All of my newsletters are posted here, so if you ever need to go back and check out old issues, they’re here for you.
(Note: this is posting two weeks late – life happened)
There have been a couple hiccups with Apple Watch. I have been using Record by Under Armour for my workouts. I love the look of the app and I think the kinks will work themselves out but twice last week the workout paused while using the app. The first time I was doing TRX and Kettlebells and as I was checking the heart rate it showed the start screen. GRRRRR. Lost that workout data. Then yesterday I was on a long run with Katie around the golf course here in Oregon. Excited about the GPS and heart rate data (I'm using a Polar H7), in the last mile a quick glance after reaching the top of a hill showed me the start screen again. Not cool. I learned from the last glitch to not start a new workout because that would certainly eliminate all data. Plus what would I gain? One mile data after running 7.5? No thanks. So I just let the watch run and thankfully after getting home and in the middle of my cool down and stretching, the app showed my workout still tracking. So the data was there, I just needed to adjust the end time and then the estimated calories burned and distance traveled – no big deal but certainly a problem that I shouldn't have to deal with. I'm thinking it's a quick-start app timer on one of the watch faces that I think is overriding the Record app and messing up my display.
I am still loving the Breathe app. I'm talking to clients about it because of the mindfulness aspect of wellness. I am tracking my workouts and activity but I'm working on setting better goals for the three components: activity, exercise and stand. And lastly I've noticed many more people around the club and around town wearing Apple Watch. Part of the reason, I'm sure, is because Target just offered $70 off Apple Watch series 1. In fact I have a new client who took advantage of that deal. So that makes it essential that I keep learning the platform and figure out how work through these hurdles and leverage this tool to help people get healthier with Apple Watch.
What Happens to your weight loss when you do the same workout every day?: I was just asking to a client about the importance of changing up her workout routine this week. The body adapts – we need to constantly build and then change the stress to produce positive change.
The Ultimate Guide for tracking your Cycling Heart Rate: Heart rate training will be the side-by-side with fitness trackers as my most used training equipment in 2017
How Exercise Makes You Better at Your Job: Oh. My. Gosh. Every word of this article.
Racket Sports and Cardiac Death: The story ends well if you're playing tennis and racquetball.
One of the most memorable Christmas presents I ever received was a single company share (stock) of Nike. From age 12-18 and had become a fanboy of the athletic brand. Michael Jordan was in his prime, Bo Knows Bo was a thing, and all I wanted to do was Just Do It. I felt a part of the company. I had ownership. And it didn't hurt that the stock split twice. Of course with four shares, I wasn't inspired by the money; I wanted to be part of the story.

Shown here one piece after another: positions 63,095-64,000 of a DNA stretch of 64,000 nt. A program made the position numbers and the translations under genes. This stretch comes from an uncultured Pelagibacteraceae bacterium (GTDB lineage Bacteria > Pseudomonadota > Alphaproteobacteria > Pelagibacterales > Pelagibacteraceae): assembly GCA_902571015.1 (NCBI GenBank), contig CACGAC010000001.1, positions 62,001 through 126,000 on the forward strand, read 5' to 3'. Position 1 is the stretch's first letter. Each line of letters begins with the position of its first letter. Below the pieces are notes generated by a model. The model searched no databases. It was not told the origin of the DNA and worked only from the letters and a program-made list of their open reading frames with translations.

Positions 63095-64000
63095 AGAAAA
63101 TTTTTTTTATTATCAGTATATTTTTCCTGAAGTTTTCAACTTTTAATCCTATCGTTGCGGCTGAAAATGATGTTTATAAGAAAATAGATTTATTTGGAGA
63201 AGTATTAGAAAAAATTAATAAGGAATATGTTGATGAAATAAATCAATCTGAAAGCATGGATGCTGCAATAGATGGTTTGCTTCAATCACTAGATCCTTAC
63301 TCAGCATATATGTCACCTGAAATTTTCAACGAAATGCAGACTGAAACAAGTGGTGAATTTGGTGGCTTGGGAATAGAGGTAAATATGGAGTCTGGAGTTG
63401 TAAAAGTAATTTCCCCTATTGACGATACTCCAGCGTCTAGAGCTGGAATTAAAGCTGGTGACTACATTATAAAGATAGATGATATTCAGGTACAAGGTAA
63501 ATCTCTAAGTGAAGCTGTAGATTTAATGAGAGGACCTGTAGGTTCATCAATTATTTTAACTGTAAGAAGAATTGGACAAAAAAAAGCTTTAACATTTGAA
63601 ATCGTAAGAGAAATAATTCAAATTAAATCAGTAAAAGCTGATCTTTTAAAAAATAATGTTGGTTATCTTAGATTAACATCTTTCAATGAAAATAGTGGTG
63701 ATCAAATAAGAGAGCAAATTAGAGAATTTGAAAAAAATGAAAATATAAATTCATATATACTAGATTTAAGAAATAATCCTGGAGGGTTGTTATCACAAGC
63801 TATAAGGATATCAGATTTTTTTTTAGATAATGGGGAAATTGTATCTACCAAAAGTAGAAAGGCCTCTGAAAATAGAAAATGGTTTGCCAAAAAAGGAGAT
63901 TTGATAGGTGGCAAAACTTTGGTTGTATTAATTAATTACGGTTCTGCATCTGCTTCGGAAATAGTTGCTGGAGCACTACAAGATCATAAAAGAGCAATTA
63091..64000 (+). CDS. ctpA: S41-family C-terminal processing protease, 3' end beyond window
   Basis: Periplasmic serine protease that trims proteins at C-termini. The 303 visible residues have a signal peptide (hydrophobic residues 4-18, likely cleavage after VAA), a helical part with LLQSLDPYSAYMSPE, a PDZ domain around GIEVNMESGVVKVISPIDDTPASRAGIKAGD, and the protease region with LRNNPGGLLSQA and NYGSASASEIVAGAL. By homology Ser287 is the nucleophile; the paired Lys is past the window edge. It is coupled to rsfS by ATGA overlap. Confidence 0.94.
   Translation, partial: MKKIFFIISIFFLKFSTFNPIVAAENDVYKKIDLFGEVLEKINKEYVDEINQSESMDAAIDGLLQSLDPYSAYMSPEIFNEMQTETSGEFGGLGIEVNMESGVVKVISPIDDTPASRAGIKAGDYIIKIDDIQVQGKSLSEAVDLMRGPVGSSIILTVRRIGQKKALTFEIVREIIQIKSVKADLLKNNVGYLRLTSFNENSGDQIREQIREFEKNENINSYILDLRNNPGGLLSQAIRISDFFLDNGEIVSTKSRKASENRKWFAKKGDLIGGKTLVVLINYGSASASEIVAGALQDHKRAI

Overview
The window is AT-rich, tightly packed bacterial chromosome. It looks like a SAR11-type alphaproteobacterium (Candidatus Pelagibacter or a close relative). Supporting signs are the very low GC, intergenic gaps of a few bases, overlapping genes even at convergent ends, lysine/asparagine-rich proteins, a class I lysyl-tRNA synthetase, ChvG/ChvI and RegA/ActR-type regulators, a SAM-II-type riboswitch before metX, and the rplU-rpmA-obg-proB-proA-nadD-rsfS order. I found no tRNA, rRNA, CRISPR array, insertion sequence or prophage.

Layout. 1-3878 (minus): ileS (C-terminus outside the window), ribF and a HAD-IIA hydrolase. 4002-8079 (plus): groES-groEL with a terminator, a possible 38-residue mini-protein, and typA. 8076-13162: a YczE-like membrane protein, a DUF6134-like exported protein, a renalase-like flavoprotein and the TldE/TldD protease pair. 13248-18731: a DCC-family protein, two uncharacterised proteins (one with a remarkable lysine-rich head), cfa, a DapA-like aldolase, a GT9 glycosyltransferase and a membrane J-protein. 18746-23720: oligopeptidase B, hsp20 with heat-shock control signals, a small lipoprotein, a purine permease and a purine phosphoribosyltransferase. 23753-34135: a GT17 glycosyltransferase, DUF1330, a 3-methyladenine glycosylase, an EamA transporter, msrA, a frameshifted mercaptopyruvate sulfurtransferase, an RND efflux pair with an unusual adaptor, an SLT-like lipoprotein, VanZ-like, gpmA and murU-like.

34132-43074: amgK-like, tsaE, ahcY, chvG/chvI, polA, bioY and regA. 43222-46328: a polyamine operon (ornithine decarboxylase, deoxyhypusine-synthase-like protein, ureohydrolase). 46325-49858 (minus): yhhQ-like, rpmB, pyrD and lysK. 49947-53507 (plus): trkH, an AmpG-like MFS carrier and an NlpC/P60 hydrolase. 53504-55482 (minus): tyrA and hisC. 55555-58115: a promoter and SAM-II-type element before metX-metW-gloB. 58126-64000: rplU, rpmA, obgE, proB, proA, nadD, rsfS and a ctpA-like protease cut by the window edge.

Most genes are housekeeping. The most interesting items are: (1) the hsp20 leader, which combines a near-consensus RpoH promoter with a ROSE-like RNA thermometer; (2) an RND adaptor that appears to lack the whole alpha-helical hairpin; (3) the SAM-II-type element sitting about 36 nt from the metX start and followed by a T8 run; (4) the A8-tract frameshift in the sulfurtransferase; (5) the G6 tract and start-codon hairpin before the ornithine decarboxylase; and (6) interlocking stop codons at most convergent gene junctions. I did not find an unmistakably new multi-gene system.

The brand took a big hit when it was revealed that it was making products in sweatshops. To be honest, that tarnish of the company lasted a long time for me. Big brands soon became less of a big deal to me (poor college student) and I never regained my passion for the company.
Nike has been making quite the comeback. Their recent partnership with Apple on the Apple Watch specifically caught my attention. I was reminded how groundbreaking the company was with athletic gear and how it has evolved (as all companies must) to provide software apps and a relevant message in the 21st century. Nike established the Nike+ Run Club and almost overnight I found a script where I wanted to play a leading role.
I love the idea of a running club. I've never been in one but the week we moved to Oregon, we were at the Firefly and learned that there is a running club that meets every Saturday morning. Life with three young kids does not make that time work the greatest for us right now, but this spring might be a different story. In my line of work I'm always looking for ways for people to take their health to the next level. I work at a fitness club, I believe there is a lot of value (equipment, community and experts) at a fitness club. But the idea of a "grassroots" running club at the local coffee shop is pretty cool also! Anyway, there's the local running club and there's the digital running club – and you know me, digital is always pretty cool to me.
I'm not sure we need another social network. I know that face-to-face interaction is both essential and at the same time taking a hit in our digital society. Still we need to leverage technology and find ways to connect with more people with said technology especially if it benefits our health. And that is my motivation: a healthy and disciplined lifestyle. Sure, a guy like me often gets competitive but it doesn't always have to be like that. Running is about being in community. Each runner is as different as the next. One of the main features of the Nike+ Running Club is the prompt to run on Sunday. I love this! And each week I've had Apple Watch Nike+ I've participated in the Sunday run.
Nike was the original athletic company. They had a significant fall from grace and they've rebuilt their brand. Nike is continuing to tell the story of health and fitness and is finding new ways to get you and me involved in the story. I'll end with one of my favorite fitness stories. Nike asked Casey Neistat to help launch their Nike Fuel band. Well the Fuel Band ended up being a flop but hey, this video is still pretty awesome. (Sorry for the thumbnail – it’s not all about girls in bikinis).
The purpose of this newsletter is to be a resource of articles for people interested in leading a healthy and disciplined lifestyle. My reading material focuses on health and wellness with occasional instances of personal productivity, discipline, and habits.